Father Forgive Them…Forgiveness Bible Study Day 5

forgivenessday5

From today’s reflection

I realize now that the pain people caused me was basically the collateral damage of whatever hurt they had to deal with. In spite of the things I suffered, the hurt that I endured in the past led to me finding my strength. So as unlikely as it sounds, if you are one of those people that hurt me and you are reading this, know that I love you as my brother or sister in Christ and that I forgive you and that I am praying for your happiness.

Read the rest here!

Let Fear and Anger Out, Let Love In: Forgiveness Bible Study Day 4

let it go

From today’s reflection:

Having selfless love for those who’ve hurt you means wanting them to be happy. And I mean legitimately wanting happiness for them and not saying it sarcastically or bitterly. This selfless love has to come from the heart. Do they deserve this selfless love? No! None of us deserve to have selfless, unconditional love in our lives. It’s not something we’re entitled to. Nor will it be something that happens overnight. It all starts with letting go of our anger and fear.

Read the rest here!

The Difference Between Forgiveness and Vengeance: Forgiveness Bible Study Day 3

day3

From today’s reflection:

The story of Jonah is both a comedy and a tragedy. It’s comical because of the irony: a prophet actively trying to hide from God while all the pagan pirates and the city of Nineveh were more than willing to ask God for mercy when the situation calls for it. It’s tragic because Jonah didn’t understand God’s mercy towards the Ninevites and the pirates,  and refused to forgive his enemies. Instead, he held onto his desire for vengeance.

Read the rest here!

Also, this is my favorite version of “Will the Circle Be Unbroken”:

The Purpose of Our Problems: Forgiveness Bible Study Day 2

forgiveness and blessings

From today’s reflection:

I always believed that everything happens for a reason. It’s never clear right away and sometimes, the worst things in our lives will never have an explanation that we can understand for as long as we live. Still, most of the things that we’ve experienced in our lives can either be used for the better or as an excuse. It all depends on our perspective.

Read the rest here!

Forgiveness Bible Study Introduction

forgveness bible study

Today is the start of my latest Bible study from the Heart of Mary Women’s Fellowship. If you’ve ever wondered anything about what forgiveness is and how it can be a part of your life, please join me on this two-week journey!

From today’s introduction:

The idea of forgiveness seems easy at first glance. It’s easy to forgive an accident or to forgive a child when they made a mistake. I know that for some of you, forgiveness seems like such an unimaginable concept. It’s a lot to work though, especially if someone hurts you so much, it damages your mind, heart and soul. However, forgiveness isn’t something people deserve or have to earn. It’s something we all need. It’s an act of compassion, which means it’s given even when it’s not asked for.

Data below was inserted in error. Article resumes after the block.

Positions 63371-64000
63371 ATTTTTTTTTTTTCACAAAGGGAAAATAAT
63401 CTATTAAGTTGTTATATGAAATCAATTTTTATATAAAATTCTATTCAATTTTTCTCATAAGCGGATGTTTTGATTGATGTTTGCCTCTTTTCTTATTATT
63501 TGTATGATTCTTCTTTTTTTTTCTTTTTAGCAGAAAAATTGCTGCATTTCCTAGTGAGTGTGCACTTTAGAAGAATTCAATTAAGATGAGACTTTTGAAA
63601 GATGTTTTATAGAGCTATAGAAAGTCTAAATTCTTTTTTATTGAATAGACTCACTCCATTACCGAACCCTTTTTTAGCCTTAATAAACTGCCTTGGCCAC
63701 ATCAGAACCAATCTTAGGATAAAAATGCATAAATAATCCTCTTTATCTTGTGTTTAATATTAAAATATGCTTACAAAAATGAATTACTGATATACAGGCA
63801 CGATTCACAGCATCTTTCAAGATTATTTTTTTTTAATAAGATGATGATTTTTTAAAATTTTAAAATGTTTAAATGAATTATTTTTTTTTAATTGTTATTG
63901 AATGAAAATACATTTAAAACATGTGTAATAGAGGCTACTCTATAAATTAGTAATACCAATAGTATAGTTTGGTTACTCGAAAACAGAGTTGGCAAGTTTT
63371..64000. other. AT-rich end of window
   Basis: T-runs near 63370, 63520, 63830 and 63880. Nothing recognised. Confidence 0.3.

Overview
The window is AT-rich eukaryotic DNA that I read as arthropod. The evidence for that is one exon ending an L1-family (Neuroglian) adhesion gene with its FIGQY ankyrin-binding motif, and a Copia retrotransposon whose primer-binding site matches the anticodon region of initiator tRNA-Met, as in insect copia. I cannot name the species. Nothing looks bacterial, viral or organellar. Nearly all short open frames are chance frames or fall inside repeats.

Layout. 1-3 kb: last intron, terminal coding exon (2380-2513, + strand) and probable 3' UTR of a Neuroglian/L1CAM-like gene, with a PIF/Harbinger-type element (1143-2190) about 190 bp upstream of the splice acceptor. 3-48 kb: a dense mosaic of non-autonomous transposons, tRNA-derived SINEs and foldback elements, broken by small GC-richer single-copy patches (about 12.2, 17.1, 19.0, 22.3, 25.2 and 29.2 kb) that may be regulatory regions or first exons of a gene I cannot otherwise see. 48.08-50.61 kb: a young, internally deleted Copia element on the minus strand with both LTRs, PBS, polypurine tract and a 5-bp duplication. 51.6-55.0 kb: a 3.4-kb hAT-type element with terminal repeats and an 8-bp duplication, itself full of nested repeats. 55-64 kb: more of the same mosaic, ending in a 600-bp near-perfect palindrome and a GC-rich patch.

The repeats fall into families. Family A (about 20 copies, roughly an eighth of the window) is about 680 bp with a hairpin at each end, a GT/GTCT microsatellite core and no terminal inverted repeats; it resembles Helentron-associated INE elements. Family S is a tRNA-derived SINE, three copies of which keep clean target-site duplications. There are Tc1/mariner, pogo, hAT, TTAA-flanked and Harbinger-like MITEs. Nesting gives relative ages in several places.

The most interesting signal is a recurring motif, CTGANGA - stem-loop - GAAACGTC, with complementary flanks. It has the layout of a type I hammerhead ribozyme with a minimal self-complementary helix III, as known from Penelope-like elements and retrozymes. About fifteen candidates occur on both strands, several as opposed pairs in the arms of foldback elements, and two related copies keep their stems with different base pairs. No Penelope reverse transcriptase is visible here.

Read the whole thing here!

I have a song for every reflection in this study. You can check them out on the Spotify playlist I made:

The Immaculate Conception and the Year of Mercy: Advent Week 2, Day 2

1024px-The_Immaculate_Conception,_by_Giovanni_Battista_Tiepolo,_from_Prado_in_Google_Earth

One of the greatest lectures I ever heard was from Fr. Michael Gaitley about how Mary played an important role in bringing Divine Mercy to the world through St. John Paul II. Through doing Marian Consecration, Fr. Michael Gaitley gained a devotion to Divine Mercy. It is only appropriate that Pope Francis would choose this wonderful Marian feast to officially begin the Year of Mercy.

So what exactly what does The Year of Mercy entail? Check out this short video from Fr. Roderick:

 

Also, check out this wonderful video from Redeemed Online’s #ShareJesus series:

 

I love how Sister Therese Marie Iglesias connected Mary to the concept of mercy. That Mary was given mercy before she even existed and that she carried mercy with her. My mom sees Mary as a woman of simplicity, which is true. Mary was a simple, humble woman who had great responsibility thrust upon her. It’s one of the reasons the song “Mary Did You Know” is one of my least favorite holiday songs.

And yet, I understand why that song exists. The idea of being the mother of the savior is mind-boggling. This version from Peter Hollens takes an honest approach to the questions asked in the song:

It helps that it comes off like a person actually contemplating Mary. Granted, I don’t know Peter Hollens’s religious affiliation, but this is actually a version of “Mary Did You Know” that I actually like because of how honest it sounded.

But the best part is that the answer to that song is actually out there. Mary is the answer to all the questions in that song. In her Immaculate Conception, she knew that the Lord delivered her before she was even born. In her Magnificat, she knew of all the great things that the Lord would go on to do. When shepherds and wise men came to visit, she contemplated their stories and knew that her son was the King of Kings. Although she was still in awe of her son when she and Joseph found him at the temple, she understood that there was a wisdom in her son beyond her own and acknowledged her humility in that moment.

I’ll leave you with this wonderful rendition of Mary’s Magnificat by Catholic singer/speaker/blogger Jackie Francois Angel: